The Republicans have a pitch for you. It’s a very simple pitch: do what we want now, and maybe – just maybe – we’ll consider the possibility of doing something you want later. No guarantees, no promises, and don’t quote us on that, but rest assured that if you agree to what we want now, then we’ll definitely think about it. Definitely maybe. Perhaps.
That was the offer House Republicans made to Barack Obama in anticipation of his executive action on immigration. Hold off on the unilateral action, they said, and there might be a chance that the Republican-controlled House (the same legislative body that denied George W. Bush immigration reform and killed the most recent bipartisan legislation) would defy all the odds and expectations and pass a bill of some sort. Obama, quite sensibly, refused their entreaties and plowed ahead. The GOP claimed that in doing so, Obama “poisoned the well” and precluded any chance of real reform passing – an absurd and stupid argument that, not surprisingly, is very popular with pundits.
One of the political impacts of Obama’s decision was to drive a huge wedge between the establishment Republicans who want to prove the GOP can govern and the hardcore conservatives who want to burn the government down to stop Obama’s “executive amnesty.” This posed a big problem for Republican leaders who want to show that they’re really mad at Obama, but also want to avert the political suicide of a government shutdown. And so to get themselves out of this jam, Republican leaders are making basically the same pitch to conservatives that they made to Obama: give us the government funding we want now, and we’ll see what happens next year.
Politico reported yesterday that the brilliant minds of the Republican leadership were coalescing around a novel approach to the immigration fight: fully fund most of the government until late 2015, but carve out a short-term continuing resolution for “immigration enforcement related funding.” That continuing resolution would expire at some point early next year, after the GOP takes control of Congress, at which point they can have the immigration funding fight that conservatives are pushing for. They’ve apparently taken to calling this hybrid monstrosity the “Cromnibus” – CR, plus “omnibus.” And they’re doing this because everything, as a rule, is terrible.
“The strategy is designed to keep the government open,” Politico notes, “while satisfying the base, which is livid with President Barack Obama for issuing an executive order that ends deportations for millions of undocumented immigrants.” And the base is indeed livid. The Tea Party, once a movement that espoused low taxes and strong opposition to government-sponsored healthcare, is now basically powered by nativist, anti-immigrant sentiment. The only victory they scored over the GOP establishment in the 2014 midterms was Eric Cantor’s shocking primary upset, which saw his Tea Party-backed challenger successfully (and hilariously) paint Cantor as a pro-“amnesty” RINO. If they’re going to be irrationally angry over something, it might as well be something that produces results.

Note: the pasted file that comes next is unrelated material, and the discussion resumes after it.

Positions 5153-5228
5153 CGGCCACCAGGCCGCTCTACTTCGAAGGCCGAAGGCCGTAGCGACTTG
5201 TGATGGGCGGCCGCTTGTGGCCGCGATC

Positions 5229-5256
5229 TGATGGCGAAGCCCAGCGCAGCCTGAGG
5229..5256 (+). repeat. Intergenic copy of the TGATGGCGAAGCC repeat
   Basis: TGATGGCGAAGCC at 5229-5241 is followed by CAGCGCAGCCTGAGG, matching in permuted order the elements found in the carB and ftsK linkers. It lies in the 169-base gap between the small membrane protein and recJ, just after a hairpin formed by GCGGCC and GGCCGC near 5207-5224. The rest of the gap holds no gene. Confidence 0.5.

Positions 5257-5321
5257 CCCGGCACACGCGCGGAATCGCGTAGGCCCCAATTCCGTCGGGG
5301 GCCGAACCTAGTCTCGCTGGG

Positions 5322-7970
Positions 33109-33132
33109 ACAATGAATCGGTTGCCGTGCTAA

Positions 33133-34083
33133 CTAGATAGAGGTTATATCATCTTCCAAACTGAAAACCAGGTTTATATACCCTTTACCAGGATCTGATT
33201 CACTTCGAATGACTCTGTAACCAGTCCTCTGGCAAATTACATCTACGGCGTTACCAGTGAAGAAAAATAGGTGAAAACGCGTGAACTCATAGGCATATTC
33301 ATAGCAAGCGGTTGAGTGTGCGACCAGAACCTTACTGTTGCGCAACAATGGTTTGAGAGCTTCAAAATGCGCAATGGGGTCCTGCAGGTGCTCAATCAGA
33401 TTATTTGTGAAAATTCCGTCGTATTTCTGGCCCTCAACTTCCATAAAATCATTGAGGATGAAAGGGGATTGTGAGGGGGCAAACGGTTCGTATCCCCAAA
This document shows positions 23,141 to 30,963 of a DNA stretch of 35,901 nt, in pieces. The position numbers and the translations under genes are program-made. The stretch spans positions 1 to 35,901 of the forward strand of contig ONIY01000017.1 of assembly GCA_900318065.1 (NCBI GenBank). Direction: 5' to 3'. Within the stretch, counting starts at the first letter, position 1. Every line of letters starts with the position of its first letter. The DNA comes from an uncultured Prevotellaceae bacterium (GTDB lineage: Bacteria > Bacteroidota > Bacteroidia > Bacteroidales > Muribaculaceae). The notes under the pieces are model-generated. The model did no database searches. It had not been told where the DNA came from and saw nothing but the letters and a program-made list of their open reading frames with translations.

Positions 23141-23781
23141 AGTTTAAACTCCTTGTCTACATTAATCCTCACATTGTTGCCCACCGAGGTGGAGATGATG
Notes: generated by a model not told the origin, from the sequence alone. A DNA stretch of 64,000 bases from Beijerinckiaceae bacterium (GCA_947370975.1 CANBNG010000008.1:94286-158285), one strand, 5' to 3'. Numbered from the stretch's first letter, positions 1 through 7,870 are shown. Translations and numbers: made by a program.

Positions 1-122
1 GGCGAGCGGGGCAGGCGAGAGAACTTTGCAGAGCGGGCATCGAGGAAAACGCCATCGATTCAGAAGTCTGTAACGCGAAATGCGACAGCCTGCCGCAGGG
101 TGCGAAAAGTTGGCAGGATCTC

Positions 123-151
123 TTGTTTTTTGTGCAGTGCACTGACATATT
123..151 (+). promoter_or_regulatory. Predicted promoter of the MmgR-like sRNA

But if I’m a conservative, I’m as skeptical of the Republican leadership as Obama was. The heavy lifting and political risks that come with a funding fight over immigration are clearly on the minds of top GOP officials. A new Quinnipiac poll found that while the public is divided over Obama’s actions, they’re dead-set against shutting down the government – two-thirds of registered voters oppose a shutdown as a means of combating Obama’s executive action. Even a narrow plurality of Republicans think it’s a bad idea. Delaying a government funding fight by a few weeks, or a few months, won’t change this political dynamic.
More practically, it’s not even clear the “Cromnibus” would have the intended effect of halting Obama’s immigration action. As Roll Call points out, “it’s not possible to use a strictly written appropriations bill to defund the U.S. Citizenship and Immigration Services, the key agency responsible for implementing many of the newly announced immigration executive orders.” Any conservative who buys into this scheme from the leadership has to have faith that the fight will actually happen, and that their preferred outcome is attainable under this scenario. And given that the conservative hard-liners in the House have already demonstrated the ability to force Speaker John Boehner’s hand when it comes to immigration policy, it’s not clear why they’d accept this uncertain proposal rather than just try to force the issue.
It’s looking more and more like the GOP’s best play on Obama’s immigration action is to pander to the base by going through the motions of defiance while avoiding an actual showdown with Obama and letting the issue slowly fade. And as Paul Waldman observes at the Washington Post, the more time Republicans spend trying to find ways to keep their own members happy, the less effective they’ll be in actually standing up to the Obama administration. When it comes down to it, if Republican leaders really wanted to have this immigration fight, then it seems odd that they’re trying to create freakish, “Island of Dr. Moreau”-esque funding monstrosities in order to avoid having it.